Literature Study GuidesOut Of AfricaPart 3 Chapter 1 Summary

Out of Africa | Study Guide

Isak Dinesen

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Course Hero. "Out of Africa Study Guide." Course Hero. 23 Sep. 2016. Web. 20 Oct. 2018. <https://www.coursehero.com/lit/Out-of-Africa/>.

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Course Hero. (2016, September 23). Out of Africa Study Guide. In Course Hero. Retrieved October 20, 2018, from https://www.coursehero.com/lit/Out-of-Africa/

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Course Hero. "Out of Africa Study Guide." September 23, 2016. Accessed October 20, 2018. https://www.coursehero.com/lit/Out-of-Africa/.

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Course Hero, "Out of Africa Study Guide," September 23, 2016, accessed October 20, 2018, https://www.coursehero.com/lit/Out-of-Africa/.

Out of Africa | Part 3, Chapter 1 : Visitors to the Farm (Big Dances) | Summary

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Summary

Native dances—called Ngomas—are momentous social events on the farm. Fifteen hundred to 2,000 guests attend, from "old bald mothers" to children. Central to the entertainment are the young dancers who bring "the glory and luxury of the festivity with them." The dances attract crowds of enthusiastic onlookers, sometimes from as far away as Nairobi. Their clamor competes with the music from flutes and drums that accompanies the dancers. In preparation for a dance, the Kikuyu dust themselves with a pale red chalk which gives them a blond coloration, as if they are statues cut in rock.

While day-time Ngomas are like noisy fairs, the night-time dances are theatrical spectacles held in autumn below the full moon. At their center is a fire that transforms the dancing place into a stage, collecting all color and movement within its sphere. The backdrop is the forest night. There are singers at the Ngomas, storytellers who weave tales on the spot as the dancers and drums join in.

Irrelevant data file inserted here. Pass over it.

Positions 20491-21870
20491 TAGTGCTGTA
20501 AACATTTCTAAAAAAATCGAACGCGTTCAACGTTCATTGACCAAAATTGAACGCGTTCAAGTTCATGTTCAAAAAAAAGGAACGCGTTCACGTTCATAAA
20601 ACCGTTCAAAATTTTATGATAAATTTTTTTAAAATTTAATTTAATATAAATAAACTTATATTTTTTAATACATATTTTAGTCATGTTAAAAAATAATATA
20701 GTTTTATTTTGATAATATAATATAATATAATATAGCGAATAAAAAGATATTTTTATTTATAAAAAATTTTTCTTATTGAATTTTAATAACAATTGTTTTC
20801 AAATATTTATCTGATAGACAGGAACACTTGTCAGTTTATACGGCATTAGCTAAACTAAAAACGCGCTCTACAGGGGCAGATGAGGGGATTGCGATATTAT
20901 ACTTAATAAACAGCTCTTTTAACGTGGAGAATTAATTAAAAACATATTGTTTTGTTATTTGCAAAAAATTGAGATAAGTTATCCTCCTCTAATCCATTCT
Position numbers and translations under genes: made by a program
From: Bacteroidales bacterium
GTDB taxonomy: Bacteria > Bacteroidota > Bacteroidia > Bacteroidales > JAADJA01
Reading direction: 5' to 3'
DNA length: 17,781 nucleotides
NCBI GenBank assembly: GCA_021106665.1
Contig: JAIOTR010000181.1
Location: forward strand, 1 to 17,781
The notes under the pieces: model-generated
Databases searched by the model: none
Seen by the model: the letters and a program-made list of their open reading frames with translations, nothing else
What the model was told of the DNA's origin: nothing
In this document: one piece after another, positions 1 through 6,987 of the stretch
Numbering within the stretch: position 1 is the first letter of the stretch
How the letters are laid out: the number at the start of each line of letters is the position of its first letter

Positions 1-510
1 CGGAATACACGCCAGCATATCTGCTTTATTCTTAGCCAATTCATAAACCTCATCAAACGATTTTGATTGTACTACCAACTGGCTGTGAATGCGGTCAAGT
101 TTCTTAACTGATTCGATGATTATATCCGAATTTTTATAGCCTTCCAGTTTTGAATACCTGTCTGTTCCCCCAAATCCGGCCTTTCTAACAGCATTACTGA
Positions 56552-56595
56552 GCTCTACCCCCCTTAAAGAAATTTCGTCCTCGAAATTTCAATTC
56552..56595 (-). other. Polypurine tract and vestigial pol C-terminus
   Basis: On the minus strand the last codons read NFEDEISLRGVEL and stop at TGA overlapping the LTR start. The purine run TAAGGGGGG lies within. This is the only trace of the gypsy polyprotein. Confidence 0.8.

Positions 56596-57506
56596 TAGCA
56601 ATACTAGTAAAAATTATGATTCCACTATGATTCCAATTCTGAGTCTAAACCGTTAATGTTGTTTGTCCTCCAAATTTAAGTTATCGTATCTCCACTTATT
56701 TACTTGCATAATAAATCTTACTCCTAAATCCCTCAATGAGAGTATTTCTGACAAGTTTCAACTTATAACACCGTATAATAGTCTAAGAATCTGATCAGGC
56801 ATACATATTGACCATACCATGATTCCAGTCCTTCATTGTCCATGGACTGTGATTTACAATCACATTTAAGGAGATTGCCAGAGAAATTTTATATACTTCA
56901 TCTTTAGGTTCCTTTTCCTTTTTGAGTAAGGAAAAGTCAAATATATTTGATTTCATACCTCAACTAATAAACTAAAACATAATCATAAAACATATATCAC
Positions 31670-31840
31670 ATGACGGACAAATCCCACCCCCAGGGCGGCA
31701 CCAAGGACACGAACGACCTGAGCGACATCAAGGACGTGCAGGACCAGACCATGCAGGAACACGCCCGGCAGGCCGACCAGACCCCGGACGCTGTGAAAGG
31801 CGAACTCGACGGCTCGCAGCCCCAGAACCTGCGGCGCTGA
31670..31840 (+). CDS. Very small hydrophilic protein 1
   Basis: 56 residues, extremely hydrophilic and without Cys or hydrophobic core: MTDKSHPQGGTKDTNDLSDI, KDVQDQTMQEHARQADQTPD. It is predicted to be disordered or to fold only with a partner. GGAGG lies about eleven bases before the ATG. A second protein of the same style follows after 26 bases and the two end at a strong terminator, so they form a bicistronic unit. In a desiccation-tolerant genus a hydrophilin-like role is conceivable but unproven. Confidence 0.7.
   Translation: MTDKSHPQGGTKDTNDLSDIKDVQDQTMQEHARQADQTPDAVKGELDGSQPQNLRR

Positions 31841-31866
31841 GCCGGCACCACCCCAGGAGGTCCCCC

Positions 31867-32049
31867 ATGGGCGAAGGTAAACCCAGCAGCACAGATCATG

At one of the night Ngomas, a fight breaks out between the Kikuyu guests and twelve Masai who show up unexpectedly. Though it is against the law for Masai to come to a Kikuyu Ngoma, the young warriors are cautiously welcomed. However, the guarded peace is broken by a fight, which leaves three Kikuyu and one Masai seriously wounded. A servant named Awaru sews up the wounds, and the matter is kept secret from the authorities. The injured Masai is hidden on the farm until he is able to return home.

Analysis

Throughout Part 3, Blixen weaves a vivid series of tales that depict her life in Africa and the people who enriched it. The farm becomes the crossroads for an array of interesting individuals and events. With the eye of an objective observer and the heart of a storyteller, Blixen draws the reader deeper into her memories of Africa.

In this chapter, Blixen's friend and lover, Denys Finch-Hatton, makes an appearance. Until now, he has been alluded to as a visitor to whom she enjoys telling stories. She compares their relationship to the camaraderie that existed between Saint Francis of Assisi—Catholic founder of the gentle Franciscan movement—and Saint Clare, a faithful follower, thus endowing the carnal with a spiritual center.

The remainder of the chapter is devoted to the big dances. Unity becomes a theme. The red-chalked natives look as if cut from rock and part of the land, and on this night, they are "immune from foreign influence"—complete in themselves. The night Ngomas are always held under the full moon, and at the center of the dancing rings, fire repeats the color and movement of the dancers. The event itself brings people together from all over the region. Upon arrival, newcomers wait to be admitted into the ring. Once inside, they become one with the dancers and festivities. On the night when the ring is broken and the Masai enter, the unity of the dance is destroyed.

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